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Kanawha library considering layoffs and closing branches

Craig Cunningham
The Kanawha County Library's main branch in Charleston. The state Supreme Court recently struck down a 1957 law that required the county school board to funnel state funds to the library system. The library could lose 40 percent of its funding.
Craig Cunningham
John Douglas Carey, 14, of Tazewell, Va., reads a book at the Kanawha County Library's main branch downtown. Carey was in town visiting and said the Kanawha County library is "gigantic" compared to his hometown library.
CHARLESTON, W.Va. -- The Kanawha County public library may be laying off employees, closing branches and reducing services and operating hours in the coming months, among a slew of other drastic measures to shrink its operating budget.Other changes will take effect immediately: Sunday openings are discontinued beginning this week, and the library's new building project is being put on hold. Michael Albert, president of the library's board of directors, stressed that most these measures are far from implementation, but the prospect of these and other drastic measures is not unreasonable, he said, given the library's dire financial straits.Last week, a state Supreme Court decision ruled that a 1957 law forcing the Kanawha County school board to help fund the library through its property tax is unconstitutional, ending a decade-long legal battle. Now, library officials are scrambling to come up with that $3 million -- nearly 40 percent of their annual operating budget."We can be angry, we can be irate, we can be upset, we can be depressed -- but it is our job to move forward," Albert said. "We will do this in a sane and rational approach ... We want to move forward in a serious manner."The board's plan, which Albert called "skeletal" at this stage, just four days after the court handed down its decision, includes a number of possible new funding streams, in addition to the cuts.The board is considering asking county and city officials for help, whether on a temporary or permanent basis and proposing a library-specific excess levy to the voters. Officials will also comb operating budget lines to reduce expenditures, and work with the library's fundraising arm to increase donations.Officials also plan to solicit the Legislature and the Governor's office to develop a potential solution at the state level.The Legislature tried to remedy the situation once before, in 2007, by allocating more state money to school boards to make up for the money they're expected to turn over to libraries.But because funding was increased for all school boards -- not just those expected to fund their local libraries -- the library-funding boards concluded the system still wasn't fair and the courts eventually agreed.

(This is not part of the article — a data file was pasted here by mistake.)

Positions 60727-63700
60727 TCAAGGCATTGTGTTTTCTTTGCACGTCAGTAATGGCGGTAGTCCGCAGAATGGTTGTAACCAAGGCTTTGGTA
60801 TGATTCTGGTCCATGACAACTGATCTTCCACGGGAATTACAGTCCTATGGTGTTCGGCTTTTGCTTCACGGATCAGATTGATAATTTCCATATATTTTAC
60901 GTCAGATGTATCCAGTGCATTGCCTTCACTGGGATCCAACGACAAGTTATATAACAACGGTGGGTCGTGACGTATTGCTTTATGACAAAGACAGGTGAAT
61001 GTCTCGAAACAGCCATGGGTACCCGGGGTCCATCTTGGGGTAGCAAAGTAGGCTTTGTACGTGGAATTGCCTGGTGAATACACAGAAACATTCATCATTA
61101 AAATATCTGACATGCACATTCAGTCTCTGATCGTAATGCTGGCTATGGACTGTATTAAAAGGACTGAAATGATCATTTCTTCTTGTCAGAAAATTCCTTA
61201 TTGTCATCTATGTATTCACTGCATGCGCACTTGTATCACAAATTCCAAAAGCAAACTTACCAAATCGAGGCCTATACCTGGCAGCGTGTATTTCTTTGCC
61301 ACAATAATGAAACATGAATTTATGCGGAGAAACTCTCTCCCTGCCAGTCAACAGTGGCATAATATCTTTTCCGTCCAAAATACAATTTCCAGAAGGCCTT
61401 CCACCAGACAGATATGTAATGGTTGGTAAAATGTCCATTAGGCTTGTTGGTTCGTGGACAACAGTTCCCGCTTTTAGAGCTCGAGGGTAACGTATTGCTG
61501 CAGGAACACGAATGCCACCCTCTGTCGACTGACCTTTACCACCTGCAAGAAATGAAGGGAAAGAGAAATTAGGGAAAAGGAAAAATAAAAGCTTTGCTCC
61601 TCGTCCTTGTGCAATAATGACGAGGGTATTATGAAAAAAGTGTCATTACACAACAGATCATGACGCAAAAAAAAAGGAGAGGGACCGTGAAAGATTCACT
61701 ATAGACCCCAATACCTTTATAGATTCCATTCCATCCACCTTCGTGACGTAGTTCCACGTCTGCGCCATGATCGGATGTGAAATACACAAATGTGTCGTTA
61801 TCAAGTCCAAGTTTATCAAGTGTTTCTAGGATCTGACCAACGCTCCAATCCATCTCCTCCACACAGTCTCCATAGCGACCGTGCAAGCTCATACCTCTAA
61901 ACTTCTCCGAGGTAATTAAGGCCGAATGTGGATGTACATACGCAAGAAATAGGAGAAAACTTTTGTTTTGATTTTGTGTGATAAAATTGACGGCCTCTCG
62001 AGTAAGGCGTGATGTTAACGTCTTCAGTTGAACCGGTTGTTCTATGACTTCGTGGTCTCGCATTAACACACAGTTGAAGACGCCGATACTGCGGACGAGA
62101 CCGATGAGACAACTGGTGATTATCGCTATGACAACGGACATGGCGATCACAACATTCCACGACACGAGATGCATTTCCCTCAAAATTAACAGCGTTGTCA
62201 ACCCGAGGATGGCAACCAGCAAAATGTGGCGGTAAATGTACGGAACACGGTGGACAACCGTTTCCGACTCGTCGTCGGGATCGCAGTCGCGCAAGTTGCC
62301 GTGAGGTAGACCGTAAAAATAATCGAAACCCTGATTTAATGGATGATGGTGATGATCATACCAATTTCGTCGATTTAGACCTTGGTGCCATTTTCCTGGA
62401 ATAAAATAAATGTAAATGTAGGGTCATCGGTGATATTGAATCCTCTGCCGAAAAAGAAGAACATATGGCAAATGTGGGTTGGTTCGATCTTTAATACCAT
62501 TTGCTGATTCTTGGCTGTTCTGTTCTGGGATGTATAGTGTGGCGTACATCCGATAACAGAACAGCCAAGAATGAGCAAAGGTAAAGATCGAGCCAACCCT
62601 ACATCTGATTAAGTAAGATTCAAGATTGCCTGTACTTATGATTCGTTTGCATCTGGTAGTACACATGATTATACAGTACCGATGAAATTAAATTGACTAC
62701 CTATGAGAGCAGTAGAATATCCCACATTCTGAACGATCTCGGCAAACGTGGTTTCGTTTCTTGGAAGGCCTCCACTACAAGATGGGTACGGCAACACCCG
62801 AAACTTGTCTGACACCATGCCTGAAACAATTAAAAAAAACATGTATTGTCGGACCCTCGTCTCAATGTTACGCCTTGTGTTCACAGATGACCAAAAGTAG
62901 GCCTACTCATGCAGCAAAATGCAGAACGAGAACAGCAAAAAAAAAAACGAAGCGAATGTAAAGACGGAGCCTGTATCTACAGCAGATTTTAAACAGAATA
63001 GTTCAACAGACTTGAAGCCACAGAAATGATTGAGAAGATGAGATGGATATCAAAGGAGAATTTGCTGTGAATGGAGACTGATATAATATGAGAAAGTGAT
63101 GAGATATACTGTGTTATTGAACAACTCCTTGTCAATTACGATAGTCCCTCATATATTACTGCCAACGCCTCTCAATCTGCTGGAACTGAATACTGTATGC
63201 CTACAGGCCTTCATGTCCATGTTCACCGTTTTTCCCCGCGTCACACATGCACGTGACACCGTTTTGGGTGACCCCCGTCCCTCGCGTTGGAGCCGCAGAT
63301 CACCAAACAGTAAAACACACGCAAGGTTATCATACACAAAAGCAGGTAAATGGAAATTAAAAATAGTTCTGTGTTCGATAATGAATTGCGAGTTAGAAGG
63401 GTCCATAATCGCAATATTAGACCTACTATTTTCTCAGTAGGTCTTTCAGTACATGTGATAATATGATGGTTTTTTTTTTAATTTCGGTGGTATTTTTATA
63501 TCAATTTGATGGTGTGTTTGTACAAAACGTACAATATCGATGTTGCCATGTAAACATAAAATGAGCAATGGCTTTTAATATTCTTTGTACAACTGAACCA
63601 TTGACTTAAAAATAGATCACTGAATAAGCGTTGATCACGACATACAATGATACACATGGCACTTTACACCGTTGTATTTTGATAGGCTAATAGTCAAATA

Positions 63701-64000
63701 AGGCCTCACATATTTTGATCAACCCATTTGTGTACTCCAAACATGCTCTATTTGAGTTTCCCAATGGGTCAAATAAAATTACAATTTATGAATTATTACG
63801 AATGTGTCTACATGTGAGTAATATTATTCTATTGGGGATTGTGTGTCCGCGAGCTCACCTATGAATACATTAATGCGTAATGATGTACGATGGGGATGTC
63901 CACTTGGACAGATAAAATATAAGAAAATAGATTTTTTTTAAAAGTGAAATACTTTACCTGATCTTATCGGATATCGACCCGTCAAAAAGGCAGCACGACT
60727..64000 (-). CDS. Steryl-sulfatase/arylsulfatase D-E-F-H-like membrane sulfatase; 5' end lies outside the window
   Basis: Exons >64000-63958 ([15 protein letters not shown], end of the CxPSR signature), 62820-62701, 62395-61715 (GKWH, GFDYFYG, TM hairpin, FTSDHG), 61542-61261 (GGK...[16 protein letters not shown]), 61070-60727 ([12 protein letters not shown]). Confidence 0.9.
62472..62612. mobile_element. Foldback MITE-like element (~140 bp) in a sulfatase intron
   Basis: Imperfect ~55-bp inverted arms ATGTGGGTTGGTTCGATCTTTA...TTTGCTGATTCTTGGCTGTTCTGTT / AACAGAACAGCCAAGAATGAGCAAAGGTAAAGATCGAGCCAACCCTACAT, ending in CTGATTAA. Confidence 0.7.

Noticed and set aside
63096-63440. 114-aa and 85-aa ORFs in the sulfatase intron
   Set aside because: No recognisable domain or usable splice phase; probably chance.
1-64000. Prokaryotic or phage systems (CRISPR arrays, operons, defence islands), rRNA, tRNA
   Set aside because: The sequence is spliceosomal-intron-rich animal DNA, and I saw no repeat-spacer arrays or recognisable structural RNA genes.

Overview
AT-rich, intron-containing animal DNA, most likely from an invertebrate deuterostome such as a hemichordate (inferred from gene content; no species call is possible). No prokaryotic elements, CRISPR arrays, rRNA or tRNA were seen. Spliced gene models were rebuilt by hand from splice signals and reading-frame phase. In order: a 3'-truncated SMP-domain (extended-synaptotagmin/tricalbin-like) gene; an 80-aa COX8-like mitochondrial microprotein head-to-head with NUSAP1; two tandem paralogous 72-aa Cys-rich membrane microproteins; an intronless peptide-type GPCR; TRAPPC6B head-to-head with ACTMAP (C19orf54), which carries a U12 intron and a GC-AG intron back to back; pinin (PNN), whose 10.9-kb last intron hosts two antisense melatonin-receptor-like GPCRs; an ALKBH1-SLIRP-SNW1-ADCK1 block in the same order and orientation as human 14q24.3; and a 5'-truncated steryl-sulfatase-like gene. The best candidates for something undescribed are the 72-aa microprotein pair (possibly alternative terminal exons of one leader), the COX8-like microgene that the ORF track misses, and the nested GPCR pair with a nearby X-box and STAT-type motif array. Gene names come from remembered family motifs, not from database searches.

Jim Withrow is an attorney for the school board and a member of the library's board of directors (he excuses himself from lawsuit-related decisions)."Our beef has never been with the library," Withrow said in a phone interview Tuesday."It seems to me that this would be a great opportunity among folks who use libraries to actually get a more comprehensive fix and get a more stable, secure funding source through the state. That's my own personal opinion."There's still a chance the Kanawha County school board could decide to continue funding Kanawha County libraries - the court ruled that the school board can't be forced to help fund the library, but it could still choose to do so of its own accord.It's not a novel idea: Of West Virginia's 97 public library systems, 81 receive some funding from their local department of education. And since only nine counties are subject to the law funneling library funding through school boards, the vast majority of that funding is offered up voluntarily.
Funding levels in those counties are notably lower than in counties where the law applies, though, and Pete Thaw, president of the Kanawha County school board, said it's worth noting all the effort the school board has put in -- two lawsuits over ten years -- to extract itself from such an arrangement with the library."We spent all this time and all this money on this case, to try to rectify this and keep the money for education," Thaw said. "If we keep it this is going to be a wonderful source of funds for us."Among other things, it could help the county avoid a $4.5 million budget shortfall it's projected to have at the start of the next fiscal year.Board members will discuss their position at their next meeting in March. Any decision will be brought to the school board for a vote.Contact writer Shay Maunz at or 304-348-4886. Follow her at ;;;
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